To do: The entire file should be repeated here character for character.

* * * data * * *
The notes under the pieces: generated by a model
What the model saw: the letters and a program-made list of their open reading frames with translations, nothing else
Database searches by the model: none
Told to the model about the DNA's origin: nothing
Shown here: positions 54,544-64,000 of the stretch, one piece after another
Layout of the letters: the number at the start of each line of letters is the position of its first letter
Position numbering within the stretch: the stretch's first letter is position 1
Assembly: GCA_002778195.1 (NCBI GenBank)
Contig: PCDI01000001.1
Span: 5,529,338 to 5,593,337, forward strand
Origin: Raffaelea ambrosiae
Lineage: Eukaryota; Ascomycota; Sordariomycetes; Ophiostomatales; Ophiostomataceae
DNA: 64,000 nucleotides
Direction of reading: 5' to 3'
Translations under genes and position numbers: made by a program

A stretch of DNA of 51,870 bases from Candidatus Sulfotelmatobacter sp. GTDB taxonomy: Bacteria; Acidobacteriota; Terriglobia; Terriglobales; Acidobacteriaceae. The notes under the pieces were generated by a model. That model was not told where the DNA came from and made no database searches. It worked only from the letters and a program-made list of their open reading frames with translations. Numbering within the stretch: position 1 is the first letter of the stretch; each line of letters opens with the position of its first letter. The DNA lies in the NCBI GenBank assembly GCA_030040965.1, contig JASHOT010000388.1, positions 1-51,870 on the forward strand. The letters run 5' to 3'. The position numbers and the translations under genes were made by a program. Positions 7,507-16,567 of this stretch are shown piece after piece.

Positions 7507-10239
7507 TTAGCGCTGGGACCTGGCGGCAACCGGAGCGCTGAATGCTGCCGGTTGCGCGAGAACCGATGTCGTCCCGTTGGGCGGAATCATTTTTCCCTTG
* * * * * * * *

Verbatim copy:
The notes under the pieces: generated by a model
What the model saw: the letters and a program-made list of their open reading frames with translations, nothing else
Database searches by the model: none
Told to the model about the DNA's origin: nothing
Shown here: positions 54,544-64,000 of the stretch, one piece after another
Layout of the letters: the number at the start of each line of letters is the position of its first letter
Position numbering within the stretch: the stretch's first letter is position 1
Assembly: GCA_002778195.1 (NCBI GenBank)
Contig: PCDI01000001.1
Span: 5,529,338 to 5,593,337, forward strand
Origin: Raffaelea ambrosiae
Lineage: Eukaryota; Ascomycota; Sordariomycetes; Ophiostomatales; Ophiostomataceae
DNA: 64,000 nucleotides
Direction of reading: 5' to 3'
Translations under genes and position numbers: made by a program

A stretch of DNA of 51,870 bases from Candidatus Sulfotelmatobacter sp. GTDB taxonomy: Bacteria; Acidobacteriota; Terriglobia; Terriglobales; Acidobacteriaceae. The notes under the pieces were generated by a model. That model was not told where the DNA came from and made no database searches. It worked only from the letters and a program-made list of their open reading frames with translations. Numbering within the stretch: position 1 is the first letter of the stretch; each line of letters opens with the position of its first letter. The DNA lies in the NCBI GenBank assembly GCA_030040965.1, contig JASHOT010000388.1, positions 1-51,870 on the forward strand. The letters run 5' to 3'. The position numbers and the translations under genes were made by a program. Positions 7,507-16,567 of this stretch are shown piece after piece.

Positions 7507-10239
7507 TTAGCGCTGGGACCTGGCGGCAACCGGAGCGCTGAATGCTGCCGGTTGCGCGAGAACCGATGTCGTCCCGTTGGGCGGAATCATTTTTCCCTTG